By Karen Brennan, MSW, NC, BCHN®, Herbalist
Nutritional Yeast: What is it?
Nutritional Yeast is not a plant nor animal food but rather a fungus like mushrooms. It is a good addition to a vegan, vegetarian, paleo, gluten free and dairy free diet.
I have Candida, I am avoiding foods that contain yeast, can I eat nutritional yeast?
The yeast you find in breads and beer is a live and active yeast. Nutritional yeast comes in a dried flake form and is not an active yeast. This means you cannot use it to make bread or beer but more importantly it will not lead to overgrowth of yeast/candida in the body. Therefore, because it has been deactivated it cannot cause or contribute to candida. You may read otherwise on the web but nutritional yeast is safe to it.
What causes overgrowth of candida (healthy people will always have some candida) is a diet high in sugary/processed foods and drinks, antibiotic use and birth control pills to name a few root causes. To learn more about what candida is, what are more causes, symptoms and more importantly, how to address it read this article
What are the Benefits of Adding this Food into my Diet?
- Beta Glucan fibers found in nutritional yeast help to maintain the body’s defense against pathogens (this was found in a study in which participants consumed a spoonful daily)
- Another study in which participants consumed one half a spoonful found that mood states improved and they had significant boost in feelings of vigor.
- It is a great addition to vegan and vegetarian diets due to its protein and B vitamin content. It also has a cheesy taste so many use it to replace cheese in their diet.
- It contains all nine essential amino acids.
- It is a rich source of 14 minerals and 17 vitamins
- It has antiviral and antibacterial properties
- It may be useful for candida, chronic acne, diarrhea, and immune system support.
- Athletes use it for an energy boost
How Do I use it in My Recipes?
You can add nutritional yeast to many dishes that you make. Add it at the end to hot and cooked dishes as high temperatures may destroy the nutritional benefits of the yeast. For instance, add some to your cooked chicken curry dish or to your favorite pasta sauce.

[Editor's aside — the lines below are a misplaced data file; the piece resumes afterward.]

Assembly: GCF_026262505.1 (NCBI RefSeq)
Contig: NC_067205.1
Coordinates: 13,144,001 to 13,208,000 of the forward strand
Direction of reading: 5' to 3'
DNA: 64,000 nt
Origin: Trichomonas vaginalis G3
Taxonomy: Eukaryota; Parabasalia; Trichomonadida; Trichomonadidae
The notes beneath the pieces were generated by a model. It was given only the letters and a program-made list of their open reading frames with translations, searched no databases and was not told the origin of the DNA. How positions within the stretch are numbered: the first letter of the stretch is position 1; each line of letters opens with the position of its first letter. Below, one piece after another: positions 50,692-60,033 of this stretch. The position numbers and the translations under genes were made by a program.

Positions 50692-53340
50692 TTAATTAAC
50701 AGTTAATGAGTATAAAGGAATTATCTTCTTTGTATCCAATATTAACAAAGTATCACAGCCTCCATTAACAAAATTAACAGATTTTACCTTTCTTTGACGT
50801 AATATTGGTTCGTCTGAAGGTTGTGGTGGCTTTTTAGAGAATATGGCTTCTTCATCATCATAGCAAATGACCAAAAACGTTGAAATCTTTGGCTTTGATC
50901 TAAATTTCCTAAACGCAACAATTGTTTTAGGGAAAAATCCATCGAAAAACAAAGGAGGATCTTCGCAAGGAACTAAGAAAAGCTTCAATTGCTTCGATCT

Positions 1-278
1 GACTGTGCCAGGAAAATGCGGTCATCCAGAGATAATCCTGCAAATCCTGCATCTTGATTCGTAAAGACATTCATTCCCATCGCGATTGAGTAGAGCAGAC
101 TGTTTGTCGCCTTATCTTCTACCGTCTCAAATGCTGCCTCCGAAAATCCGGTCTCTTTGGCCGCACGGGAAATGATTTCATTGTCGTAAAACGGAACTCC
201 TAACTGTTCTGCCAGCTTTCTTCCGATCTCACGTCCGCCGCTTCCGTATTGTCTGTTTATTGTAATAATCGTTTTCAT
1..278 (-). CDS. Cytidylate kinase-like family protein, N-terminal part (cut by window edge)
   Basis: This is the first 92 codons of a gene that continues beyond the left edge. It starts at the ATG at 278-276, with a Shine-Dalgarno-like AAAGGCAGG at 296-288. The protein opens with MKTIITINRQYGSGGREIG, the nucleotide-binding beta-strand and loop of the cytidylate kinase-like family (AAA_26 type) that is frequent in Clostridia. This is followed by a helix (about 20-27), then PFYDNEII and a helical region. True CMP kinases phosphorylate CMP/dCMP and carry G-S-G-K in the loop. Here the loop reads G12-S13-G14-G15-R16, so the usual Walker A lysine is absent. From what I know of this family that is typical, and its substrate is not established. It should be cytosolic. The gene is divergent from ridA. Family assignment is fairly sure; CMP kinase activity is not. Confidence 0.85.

- Sprinkle it on your stove topped cooked popcorn
- Add it into hummus, pesto, pasta sauces and cold soups
- Sprinkle onto your salads and cooked vegetables
- Use it as you would use grated cheese
- Add to bean and rice or whole grain dishes.
Recipes with Nutritional Yeast
- Here is a recipe for cheesy vegetarian pasta sauce Pasta sauce with nutritional yeast
- This detox salad makes a great side dish or use as a base to your one bowl meal.
Will my local Grocery Store Carry Nutritional Yeast?
- Your local traditional grocery store may not but many are adding healthier options. For instance, many Walmart and King Soopers now contain nutritional yeast products. Whole Foods and other local natural grocery stores and vitamin shops should carry nutritional yeast.
- Otherwise order online from www.thrivemarket.com, amazon or many other healthy whole foods or vitamin websites.
- Because I only use a small amount per day I store mine in a glass jar in the fridge to maintain freshness. Otherwise, store in your pantry or cupboard. It should keep for up to 2 years.
What You Need to Know
- Those with Gout may want to keep the amount to ½ a teaspoon per day due to its purine content
- You may have heard that some nutritional yeast products contain lead. These brands have no detectable lead in them-Bob’s Red Mill, NOW, Bragg’s, Dr. Fuhrman, and Red Star. However, no matter what the brand, it is safe to consume 2 tablespoons per day.
- Some nutritional yeast products contain B12 while others do not. Read the label. If you are a vegan or vegetarian and avoid meats, it is still best to supplement with B12 in a methylated form. It is a myth that B12 is naturally found in nutritional yeast-it must be added in.
- It does NOT contain MSG as you may hear this rumor. Yeast is a natural source of the umami flavor or natural glutamic acid. The glutamic acid is bound to other amino acids. The glutamic acid that is MSG is not bound. When you consume glutamic acid from real foods, your body controls how much is absorbed. Excess glutamic acid is passed off as waste not stored in your body. MSG that is added to fast food and processed foods is an excitotoxin that overexcites your cells.
Bauman, E. & Friedlander, J. (2014) Foundations in Nutrition. CA: Bauman College
Wood, R. (2010) The New Whole Foods Encyclopedia. NY: Penguin Books
As a nutrition professional, Karen Brennan of Tru Foods Nutrition Services LLC does not treat, cure or diagnose. This information is for educational purposes only.